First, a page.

It’s compare and contrast time. Max Cady, a psychopath recently out of stir after a long stretch for rape, sets out to terrorise lawyer Sam Bowden who he believes withheld information about his case at the trial which resulted in him going down. The original, directed by cult British director J. Lee Thompson in 1962, starred Robert Mitchum as the avenging psycho (a role he’d perfected in 1955’s Night Of The Hunter) and Gregory Peck as the apparently decent lawyer. Both turn up again in cameos in Martin Scorsese’s remake, in which things aren’t quite so clear cut. This time around Bowden (now played by Nick Nolte) is a lousy lawyer, and a philandering husband to boot, and Cady (Robert De Niro) isn’t just bad, he’s positively evil. The later version amps up the sex, too. Remember the infamous scene where Bowden’s daughter (Juliette Lewis) sucks the finger of Max Cady in the empty school theatre? And of course there’s Scorsese’s wham-bam hurricane-tossed ending. But sex, a big budget and lots of special effects to one side, the consensus seems to have it that Thompson’s is the better film, that drama as stormy as this works best when set in an age of innocence. As well as an elemental good versus evil thrust, Thompson also has Bernard Herrmann’s jangly score to help him along too, plus his instinct for the pace of a scene. Scorsese is, to be fair to him, after something more nuanced. His isn’t a clear-cut world of good v evil – everyone has done something that stinks in his Cape Fear. But does his finessing of moral positions make for a more satisfying, more humane drama, or a less dynamic film? Or both? Coming one year after Goodfellas Scorsese’s Cape Fear was fighting not just Thompson’s film but his own reputation.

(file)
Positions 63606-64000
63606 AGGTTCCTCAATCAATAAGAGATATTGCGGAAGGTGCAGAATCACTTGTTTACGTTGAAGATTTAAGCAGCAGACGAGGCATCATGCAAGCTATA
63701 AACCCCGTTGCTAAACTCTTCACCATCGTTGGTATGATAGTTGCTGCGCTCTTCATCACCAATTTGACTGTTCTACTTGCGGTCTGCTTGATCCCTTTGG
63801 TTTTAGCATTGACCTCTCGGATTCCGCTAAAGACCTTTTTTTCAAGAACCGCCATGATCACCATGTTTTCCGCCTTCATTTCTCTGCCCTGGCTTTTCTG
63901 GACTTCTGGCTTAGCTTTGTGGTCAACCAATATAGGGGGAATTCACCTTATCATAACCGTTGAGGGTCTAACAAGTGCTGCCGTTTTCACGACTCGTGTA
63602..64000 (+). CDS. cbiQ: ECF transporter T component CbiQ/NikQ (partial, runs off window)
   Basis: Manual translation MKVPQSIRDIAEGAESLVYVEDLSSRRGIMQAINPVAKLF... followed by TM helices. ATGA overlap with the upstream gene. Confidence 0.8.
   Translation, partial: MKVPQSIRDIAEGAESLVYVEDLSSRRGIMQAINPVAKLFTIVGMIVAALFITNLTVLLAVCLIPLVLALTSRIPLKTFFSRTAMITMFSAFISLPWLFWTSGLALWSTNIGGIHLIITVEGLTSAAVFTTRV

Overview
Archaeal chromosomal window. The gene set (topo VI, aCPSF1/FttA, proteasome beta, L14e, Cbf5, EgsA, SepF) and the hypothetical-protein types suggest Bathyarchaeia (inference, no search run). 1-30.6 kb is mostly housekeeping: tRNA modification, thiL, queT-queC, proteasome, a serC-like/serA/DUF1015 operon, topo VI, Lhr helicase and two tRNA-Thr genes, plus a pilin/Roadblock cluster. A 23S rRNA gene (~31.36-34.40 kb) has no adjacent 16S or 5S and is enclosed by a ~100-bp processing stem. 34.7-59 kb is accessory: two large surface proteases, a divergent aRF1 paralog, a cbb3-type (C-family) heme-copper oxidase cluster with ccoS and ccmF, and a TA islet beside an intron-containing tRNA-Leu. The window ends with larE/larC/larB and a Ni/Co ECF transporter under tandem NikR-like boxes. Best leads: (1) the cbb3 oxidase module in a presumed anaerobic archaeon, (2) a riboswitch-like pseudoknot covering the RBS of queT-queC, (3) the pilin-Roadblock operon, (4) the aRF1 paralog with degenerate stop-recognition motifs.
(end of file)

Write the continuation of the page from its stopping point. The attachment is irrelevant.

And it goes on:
© Steve Morrissey 2013